Picking starting goalie part feel, part logic

JIM KERNAGHAN -- London Free Press

, Last Updated: 7:44 AM ET

Dave Rook could flip a coin. He could go eeny-meeny, he could employ darts, draw straws, consult a ouija board.

But as a guru of the puck-stopping arts, the London Knights goaltending coach has to use logic and a feel for his netminders to make a decision as to which one will start each game.

When you've got Gerald Coleman and Adam Dennis in harness, it's not an easy task.

Rook and his associates in the Be A Pro Goaltending School just completed their London spring break school this week and the topic came up. Whom do you start?

"It's hard when you have two top goaltenders. And there are tough decisions coming up," Rook admitted as the playoffs loom.

Outwardly, it's fairly straightforward. Rook gives his goaltender recommendation to head coach Dale Hunter and it is accepted 90 per cent of the time.

His nod is based on who has the better record against the opponent, the schedule, who played last game, how practices went and a lot of feel for who is best suited for a particular game. But part of it is gut instinct, too.

Any past deployments he'd change? Well, in hindsight, he would change the game after the Knights broke the CHL undefeated string against Guelph in December.

He went with Coleman against Kitchener Rangers rather than Ryan MacDonald, who was then a Knight. MacDonald hadn't played and Coleman was on a high from a shutout. But MacDonald was called into action with the Knights down 3-0 and backstopped a 4-3 overtime win to keep the streak alive.

Thankfully, things are a bit more cut-and-dried in the school Rook, Bill Dark and Scott Dickie run. It's a compendium of three schools.

Dickie, who starred in the Kitchener Rangers' 2003 Memorial Cup win, joined Rook and Dark (Western Mustangs), whose combined goaltending tutelage includes the junior B London Nationals, St. Thomas Stars and St. Marys Lincolns and a host of minor teams.

They tend to simplify what is sometimes portrayed as an arcane specialty. Their motto, Less is More, expresses that. They strive for efficiency between the pipes.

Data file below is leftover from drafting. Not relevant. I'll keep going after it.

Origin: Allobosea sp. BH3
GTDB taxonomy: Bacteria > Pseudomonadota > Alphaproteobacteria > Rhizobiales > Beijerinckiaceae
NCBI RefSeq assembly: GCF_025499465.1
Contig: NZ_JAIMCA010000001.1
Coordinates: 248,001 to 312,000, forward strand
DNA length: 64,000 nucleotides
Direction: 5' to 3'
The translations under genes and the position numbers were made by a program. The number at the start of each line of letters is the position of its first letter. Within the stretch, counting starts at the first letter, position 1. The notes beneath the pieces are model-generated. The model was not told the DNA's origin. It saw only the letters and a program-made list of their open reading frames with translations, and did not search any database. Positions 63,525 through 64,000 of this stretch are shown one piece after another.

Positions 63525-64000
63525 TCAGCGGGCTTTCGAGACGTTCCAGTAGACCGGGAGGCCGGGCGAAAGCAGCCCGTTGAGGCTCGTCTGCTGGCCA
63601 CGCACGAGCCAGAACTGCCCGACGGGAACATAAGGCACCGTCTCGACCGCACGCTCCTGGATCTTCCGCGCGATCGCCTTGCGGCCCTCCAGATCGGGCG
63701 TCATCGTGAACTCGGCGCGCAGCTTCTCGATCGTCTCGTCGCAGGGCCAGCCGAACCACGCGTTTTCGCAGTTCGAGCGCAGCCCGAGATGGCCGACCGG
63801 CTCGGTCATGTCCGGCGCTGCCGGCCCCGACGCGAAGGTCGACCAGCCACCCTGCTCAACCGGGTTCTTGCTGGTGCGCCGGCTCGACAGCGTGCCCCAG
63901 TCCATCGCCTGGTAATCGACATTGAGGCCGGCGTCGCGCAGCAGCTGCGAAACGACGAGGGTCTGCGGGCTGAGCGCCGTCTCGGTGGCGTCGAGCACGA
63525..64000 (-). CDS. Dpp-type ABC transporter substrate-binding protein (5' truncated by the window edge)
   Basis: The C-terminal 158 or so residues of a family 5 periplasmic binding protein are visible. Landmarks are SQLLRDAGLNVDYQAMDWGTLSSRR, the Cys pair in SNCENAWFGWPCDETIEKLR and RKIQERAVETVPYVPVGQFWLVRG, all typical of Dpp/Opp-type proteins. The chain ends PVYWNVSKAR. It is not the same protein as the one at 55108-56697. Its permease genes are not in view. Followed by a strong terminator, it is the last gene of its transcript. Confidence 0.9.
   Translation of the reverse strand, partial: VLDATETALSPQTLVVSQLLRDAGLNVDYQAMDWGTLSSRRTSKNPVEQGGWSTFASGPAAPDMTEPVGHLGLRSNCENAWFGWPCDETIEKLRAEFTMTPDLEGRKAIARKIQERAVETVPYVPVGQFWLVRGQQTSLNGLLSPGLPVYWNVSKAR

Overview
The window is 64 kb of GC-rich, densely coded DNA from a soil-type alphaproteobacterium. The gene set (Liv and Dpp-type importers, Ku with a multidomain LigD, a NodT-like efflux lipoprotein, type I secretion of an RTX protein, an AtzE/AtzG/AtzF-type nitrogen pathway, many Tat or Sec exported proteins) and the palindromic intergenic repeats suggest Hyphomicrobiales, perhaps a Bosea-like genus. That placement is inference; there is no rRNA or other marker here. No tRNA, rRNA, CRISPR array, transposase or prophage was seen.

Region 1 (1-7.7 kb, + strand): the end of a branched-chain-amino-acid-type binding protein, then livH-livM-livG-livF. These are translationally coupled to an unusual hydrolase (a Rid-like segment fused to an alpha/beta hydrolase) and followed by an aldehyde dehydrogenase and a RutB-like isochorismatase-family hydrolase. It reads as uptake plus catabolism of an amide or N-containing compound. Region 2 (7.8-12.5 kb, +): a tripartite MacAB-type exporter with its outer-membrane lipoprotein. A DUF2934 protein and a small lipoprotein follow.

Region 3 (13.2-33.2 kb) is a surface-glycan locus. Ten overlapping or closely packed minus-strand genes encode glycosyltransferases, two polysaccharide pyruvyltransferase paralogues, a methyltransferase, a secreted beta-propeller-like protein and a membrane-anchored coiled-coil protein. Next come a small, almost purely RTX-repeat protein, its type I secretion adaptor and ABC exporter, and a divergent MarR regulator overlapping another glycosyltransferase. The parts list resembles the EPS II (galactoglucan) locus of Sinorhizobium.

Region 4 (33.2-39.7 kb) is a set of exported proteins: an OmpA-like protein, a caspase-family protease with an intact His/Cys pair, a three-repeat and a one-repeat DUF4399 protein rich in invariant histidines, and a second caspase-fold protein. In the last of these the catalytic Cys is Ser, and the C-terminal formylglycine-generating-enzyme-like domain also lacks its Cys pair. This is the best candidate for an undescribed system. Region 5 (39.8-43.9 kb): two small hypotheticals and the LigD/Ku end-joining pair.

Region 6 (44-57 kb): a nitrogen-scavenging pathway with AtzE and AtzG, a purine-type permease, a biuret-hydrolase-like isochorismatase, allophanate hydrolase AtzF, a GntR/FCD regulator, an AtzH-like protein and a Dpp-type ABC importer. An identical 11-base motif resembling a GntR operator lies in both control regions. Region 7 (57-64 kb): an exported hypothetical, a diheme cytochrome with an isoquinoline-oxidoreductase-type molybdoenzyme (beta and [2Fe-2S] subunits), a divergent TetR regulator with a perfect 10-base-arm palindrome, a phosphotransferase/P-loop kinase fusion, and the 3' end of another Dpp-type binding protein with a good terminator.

"NHL goalies make the same mistakes as the kids," Rook says. "The only difference is they do it at a higher speed and when the kids see it on video, they say, 'I did that, too.' "

The school, which will run in the summer in London, Kitchener, Goderich and Gravenhurst, is age-specific in terms of curriculum. It includes off-ice training and also involves a sports psychologist and yoga instructor Jordan Billard, who does private sessions with Coleman.

All three partners are working on expanding the repertoire of goaltenders. Along with stopping shots, the modern goaltender now can play an important role in clearing the defensive zone and even on scoring plays.

"Good goaltending is 50 per cent of the game; bad goaltending is 100 per cent of it," Dark says.

Rook, who has seen just about everything goaltending has to offer, including playing in the U.K., sees an increased role for the goaltender in the attack.

"He can help eliminate the forecheck (with puckhandling skills)," he said. "The D (defencemen) can be fresher if they aren't being constantly being rammed into the end boards. And the goalie can create an odd-man rush against the forecheck."

It seems odd that it wasn't all that long ago head coaches tended not to pay a lot of attention to goaltenders. Odd, in that how the guys at each end play often dictates the outcome of games and series.

Rook and Dark are not saddled with that problem. Both Dale Hunter of the Knights and Clarke Singer of the Mustangs are well plugged in as to their goaltending, they're pleased to point out.


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